Like Rob Gordon and his shopmates in High Fidelity, one of my musical obsessions is compiling song or record lists. I could rarely narrow things down to “top fives;” the best I can usually do is 10 or 20.
Before the advent of inexpensive home recording and internet distribution, it was possible to have a good idea what the best music was in any category in which you were interested. Record companies could only release so many records, so the total output was somewhat comprehensible. That has changed – for the better, – but keeping track of the “good stuff” has become an impossible task. Radio is a wasteland, print publications narrowcast to lifestyle audiences, and “music television” is extinct.
That leaves the internet as the best source of music information. I rely on Pitchfork for my daily dose of music news and reviews. And, much to my delight, they compile lists. Lots of lists. Every year ends with the top 50 albums of the year (here are the lists for 2008 and 2007). Each decade has a top 100 albums list. And now, they’ve released The Pitchfork 500: Our Guide to the Greatest Songs from Punk to the Present, as a book, which I immediately bought.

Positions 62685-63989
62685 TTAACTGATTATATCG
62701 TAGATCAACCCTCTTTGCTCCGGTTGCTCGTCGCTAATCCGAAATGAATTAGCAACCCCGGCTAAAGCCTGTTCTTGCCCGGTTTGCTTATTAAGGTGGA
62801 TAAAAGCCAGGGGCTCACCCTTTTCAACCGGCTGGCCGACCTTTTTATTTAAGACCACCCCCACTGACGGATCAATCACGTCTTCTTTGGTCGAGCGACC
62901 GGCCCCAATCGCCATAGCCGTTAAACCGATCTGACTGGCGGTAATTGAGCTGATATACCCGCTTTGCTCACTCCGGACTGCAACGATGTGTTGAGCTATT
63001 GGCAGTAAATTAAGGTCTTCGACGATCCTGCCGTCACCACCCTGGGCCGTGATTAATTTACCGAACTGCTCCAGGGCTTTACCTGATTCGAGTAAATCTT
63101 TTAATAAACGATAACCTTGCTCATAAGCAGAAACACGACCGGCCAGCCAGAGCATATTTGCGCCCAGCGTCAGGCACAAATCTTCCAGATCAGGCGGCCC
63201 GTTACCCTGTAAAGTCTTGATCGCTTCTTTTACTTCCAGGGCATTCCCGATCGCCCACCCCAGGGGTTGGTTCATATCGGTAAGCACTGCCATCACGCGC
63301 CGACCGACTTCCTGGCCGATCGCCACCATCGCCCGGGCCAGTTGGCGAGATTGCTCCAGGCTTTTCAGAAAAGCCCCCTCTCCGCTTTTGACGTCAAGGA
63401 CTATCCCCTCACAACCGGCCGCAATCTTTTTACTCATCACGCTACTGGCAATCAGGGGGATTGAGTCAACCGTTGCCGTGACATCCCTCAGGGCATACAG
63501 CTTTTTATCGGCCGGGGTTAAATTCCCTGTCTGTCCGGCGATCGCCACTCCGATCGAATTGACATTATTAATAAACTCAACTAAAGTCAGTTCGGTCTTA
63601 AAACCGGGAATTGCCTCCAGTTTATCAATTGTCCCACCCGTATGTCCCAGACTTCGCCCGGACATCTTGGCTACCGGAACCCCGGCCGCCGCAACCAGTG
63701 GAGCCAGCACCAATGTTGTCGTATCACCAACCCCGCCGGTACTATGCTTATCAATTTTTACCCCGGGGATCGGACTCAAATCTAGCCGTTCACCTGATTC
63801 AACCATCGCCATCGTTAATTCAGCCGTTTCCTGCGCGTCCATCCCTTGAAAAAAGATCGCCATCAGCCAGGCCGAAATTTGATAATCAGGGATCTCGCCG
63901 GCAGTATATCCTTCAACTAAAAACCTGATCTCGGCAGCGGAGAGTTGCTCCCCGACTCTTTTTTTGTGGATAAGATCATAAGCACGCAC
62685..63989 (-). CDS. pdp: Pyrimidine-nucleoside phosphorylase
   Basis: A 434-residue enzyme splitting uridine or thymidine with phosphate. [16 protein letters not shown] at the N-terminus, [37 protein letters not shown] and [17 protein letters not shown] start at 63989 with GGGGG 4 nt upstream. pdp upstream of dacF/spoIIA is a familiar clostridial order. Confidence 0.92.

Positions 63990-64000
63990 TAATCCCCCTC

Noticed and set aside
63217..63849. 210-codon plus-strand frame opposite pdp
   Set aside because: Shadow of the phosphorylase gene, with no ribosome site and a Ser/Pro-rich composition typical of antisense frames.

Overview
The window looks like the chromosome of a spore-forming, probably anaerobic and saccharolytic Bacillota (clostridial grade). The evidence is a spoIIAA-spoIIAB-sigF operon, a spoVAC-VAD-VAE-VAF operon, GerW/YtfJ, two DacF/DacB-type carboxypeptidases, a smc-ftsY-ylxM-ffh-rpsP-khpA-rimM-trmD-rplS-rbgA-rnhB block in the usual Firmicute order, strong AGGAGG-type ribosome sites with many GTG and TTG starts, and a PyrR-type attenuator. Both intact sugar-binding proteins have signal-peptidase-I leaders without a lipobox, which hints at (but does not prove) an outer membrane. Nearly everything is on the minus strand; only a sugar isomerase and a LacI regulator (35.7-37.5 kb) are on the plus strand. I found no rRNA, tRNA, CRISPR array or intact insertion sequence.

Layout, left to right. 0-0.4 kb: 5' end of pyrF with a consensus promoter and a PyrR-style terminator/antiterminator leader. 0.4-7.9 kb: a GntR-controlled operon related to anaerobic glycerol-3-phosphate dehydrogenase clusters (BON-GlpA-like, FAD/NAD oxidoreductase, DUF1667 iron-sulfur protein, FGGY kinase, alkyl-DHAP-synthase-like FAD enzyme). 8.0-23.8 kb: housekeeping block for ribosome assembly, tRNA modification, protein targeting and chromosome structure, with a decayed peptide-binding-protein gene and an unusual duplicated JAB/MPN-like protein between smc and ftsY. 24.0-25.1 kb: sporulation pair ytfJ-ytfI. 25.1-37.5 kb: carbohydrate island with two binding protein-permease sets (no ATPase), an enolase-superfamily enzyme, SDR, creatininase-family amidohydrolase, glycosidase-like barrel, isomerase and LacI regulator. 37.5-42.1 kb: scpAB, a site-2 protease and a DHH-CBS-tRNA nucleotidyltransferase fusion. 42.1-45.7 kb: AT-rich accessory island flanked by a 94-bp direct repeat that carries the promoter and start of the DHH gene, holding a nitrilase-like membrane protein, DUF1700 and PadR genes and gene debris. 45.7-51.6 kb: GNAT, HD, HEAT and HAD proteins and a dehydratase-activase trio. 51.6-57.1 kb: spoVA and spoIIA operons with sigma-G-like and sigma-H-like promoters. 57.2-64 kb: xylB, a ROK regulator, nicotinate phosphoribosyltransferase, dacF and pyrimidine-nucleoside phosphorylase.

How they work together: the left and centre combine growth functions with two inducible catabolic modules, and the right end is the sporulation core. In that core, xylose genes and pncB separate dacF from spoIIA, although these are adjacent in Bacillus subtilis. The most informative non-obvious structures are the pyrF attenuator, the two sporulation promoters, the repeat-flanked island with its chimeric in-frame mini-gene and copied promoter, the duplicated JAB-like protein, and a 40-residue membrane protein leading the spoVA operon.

The book is well-written and reasonably comprehensive in its coverage of different musical genres that might be considered “popular music,” the country/western/Nashville axis being a notable exception. There are omissions (insert your favorite band here), and some very goofy attempts to classify songs by genres (yacht rock? skatepunk?), but the list is fundamentally sound.
So what do I do with all of these Pitchfork lists? I compare them to my music library: “got it, got it, need it, got it, don’t want it.” Filling in the holes in my library using the lists as a guide has become a hobby for me.
Try it yourself. Buy the book, or start with these lists:
- Top 100 albums of the 1970s
- Top 100 albums of the 1980s
- Top 100 albums of the 1990s
- The 200 Greatest Songs of the 1960s
Ultimately, it’s a losing game. There’s always someone out there more knowledgeable than you, probably wearing a “Your Favorite Band Sucks” t-shirt. But you can still have fun and learn about bands you might have never heard.
I’m losing my edge to the art-school Brooklynites in little jackets and borrowed nostalgia for the unremembered eighties.
— LCD Soundsystem, “I’m Losing My Edge”